Regular readers know that in the absence of current asset and liability-level disclosure the adequacy of any specific amount for a bank recapitalization will be doubted by the market. This is why your humble blogger has advocated that European policymakers agree on a process for reaching the solution for recapitalizing the Eurozone banks instead.
That process involves disclosure (first by the financial regulators and then using a data warehouse with each bank's current asset and liability-level data). With disclosure, market participants can use their analytical capabilities to help in determining how much capital in total and for each bank is needed for a recapitalization. Subsequently, a decision can be made as to the source of the capital - private markets, retained earnings, bailouts...
Mrs. Merkel and Mr. Sarkozy didn't give any details of their plan, so and, with the French president still giving no explicit support to German proposals for recapitalizing European banks they have essentially asked financial markets to just trust them.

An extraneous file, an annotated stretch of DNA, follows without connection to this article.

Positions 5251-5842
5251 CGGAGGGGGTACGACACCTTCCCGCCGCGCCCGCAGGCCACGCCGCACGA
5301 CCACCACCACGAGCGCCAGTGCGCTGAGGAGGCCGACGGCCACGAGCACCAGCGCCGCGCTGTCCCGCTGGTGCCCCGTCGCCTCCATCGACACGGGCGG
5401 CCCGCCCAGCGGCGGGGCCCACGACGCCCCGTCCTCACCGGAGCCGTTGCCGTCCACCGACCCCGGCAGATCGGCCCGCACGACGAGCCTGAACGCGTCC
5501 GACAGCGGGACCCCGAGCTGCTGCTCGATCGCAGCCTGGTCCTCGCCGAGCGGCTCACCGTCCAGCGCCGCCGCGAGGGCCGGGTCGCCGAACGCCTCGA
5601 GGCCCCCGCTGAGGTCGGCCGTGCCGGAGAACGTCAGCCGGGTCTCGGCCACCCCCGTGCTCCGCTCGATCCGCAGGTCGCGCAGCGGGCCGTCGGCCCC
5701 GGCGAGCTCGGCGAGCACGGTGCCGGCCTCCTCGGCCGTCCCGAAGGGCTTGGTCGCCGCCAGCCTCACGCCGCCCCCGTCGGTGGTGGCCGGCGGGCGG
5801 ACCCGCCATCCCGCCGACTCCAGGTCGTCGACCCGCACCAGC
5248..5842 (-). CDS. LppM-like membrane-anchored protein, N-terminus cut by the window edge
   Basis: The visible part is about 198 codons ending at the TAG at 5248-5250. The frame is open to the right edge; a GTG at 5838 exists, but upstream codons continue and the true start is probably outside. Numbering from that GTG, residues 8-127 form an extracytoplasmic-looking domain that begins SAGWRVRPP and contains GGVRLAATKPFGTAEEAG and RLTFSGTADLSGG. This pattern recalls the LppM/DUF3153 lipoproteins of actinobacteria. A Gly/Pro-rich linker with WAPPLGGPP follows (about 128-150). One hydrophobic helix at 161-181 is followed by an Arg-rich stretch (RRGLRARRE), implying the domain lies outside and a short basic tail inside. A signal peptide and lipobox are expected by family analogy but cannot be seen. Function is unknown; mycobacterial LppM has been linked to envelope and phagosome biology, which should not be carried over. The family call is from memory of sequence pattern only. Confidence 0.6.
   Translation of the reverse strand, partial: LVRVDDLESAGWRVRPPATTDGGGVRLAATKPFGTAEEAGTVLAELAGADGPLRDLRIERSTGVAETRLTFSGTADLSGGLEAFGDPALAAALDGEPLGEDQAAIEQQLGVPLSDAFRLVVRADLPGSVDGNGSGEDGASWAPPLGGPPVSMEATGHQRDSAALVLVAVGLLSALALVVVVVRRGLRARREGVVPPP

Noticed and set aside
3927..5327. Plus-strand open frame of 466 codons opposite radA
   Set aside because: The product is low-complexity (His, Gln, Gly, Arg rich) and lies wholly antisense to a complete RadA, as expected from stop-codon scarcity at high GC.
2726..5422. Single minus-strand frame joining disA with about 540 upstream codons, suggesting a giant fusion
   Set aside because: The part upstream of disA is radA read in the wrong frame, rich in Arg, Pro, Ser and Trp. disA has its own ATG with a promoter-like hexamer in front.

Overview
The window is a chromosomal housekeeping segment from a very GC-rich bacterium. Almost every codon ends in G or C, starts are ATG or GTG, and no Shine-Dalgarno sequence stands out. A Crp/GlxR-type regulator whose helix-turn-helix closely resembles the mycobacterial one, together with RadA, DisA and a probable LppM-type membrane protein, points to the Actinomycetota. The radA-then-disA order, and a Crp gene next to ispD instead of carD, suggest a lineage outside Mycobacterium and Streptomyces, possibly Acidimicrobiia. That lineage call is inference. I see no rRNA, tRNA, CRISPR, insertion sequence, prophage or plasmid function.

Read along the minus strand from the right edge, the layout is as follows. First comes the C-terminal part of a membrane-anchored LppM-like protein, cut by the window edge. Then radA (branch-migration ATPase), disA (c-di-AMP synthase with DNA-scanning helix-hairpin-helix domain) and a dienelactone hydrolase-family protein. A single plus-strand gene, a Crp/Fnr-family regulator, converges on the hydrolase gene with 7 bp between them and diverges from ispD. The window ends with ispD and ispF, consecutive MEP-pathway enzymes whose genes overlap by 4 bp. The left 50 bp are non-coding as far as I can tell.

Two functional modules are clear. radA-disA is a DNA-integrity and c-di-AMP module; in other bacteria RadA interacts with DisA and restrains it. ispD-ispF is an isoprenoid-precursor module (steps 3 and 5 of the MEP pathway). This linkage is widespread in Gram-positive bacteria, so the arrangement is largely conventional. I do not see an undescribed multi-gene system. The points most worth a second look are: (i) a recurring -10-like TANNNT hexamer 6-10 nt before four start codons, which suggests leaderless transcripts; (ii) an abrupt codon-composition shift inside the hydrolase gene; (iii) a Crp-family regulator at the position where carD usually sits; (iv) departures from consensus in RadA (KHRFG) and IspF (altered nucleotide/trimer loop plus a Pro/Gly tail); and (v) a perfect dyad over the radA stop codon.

For the moment, they are.
Background sentiment has also been helped by an improved global economic picture, with last Friday's rise in U.S. payrolls and hopes of a strong third-quarter earnings season helping to boost sentiment.
Even so, this faith in Mrs. Merkel and Mr. Sarkozy could be misplaced.
Ulrich Leuchtmann, senior currency strategist at Commerzbank in Frankfurt, is among those who don't expect the euro's rally to last long. "These comments might be suited to impress the odd naive voter. It seems rather unlikely, though, that the financial markets will be impressed by these comments on a sustainable basis."
Kathleen Brooks at Forex.com, a foreign-exchange trading site based in London, also questions why financial markets should have faith in the process in the first place. "The European Union has failed to resolve the euro-zone crisis over the last two years, so three weeks to come up with the be-all and end-all solution seems a bit rich."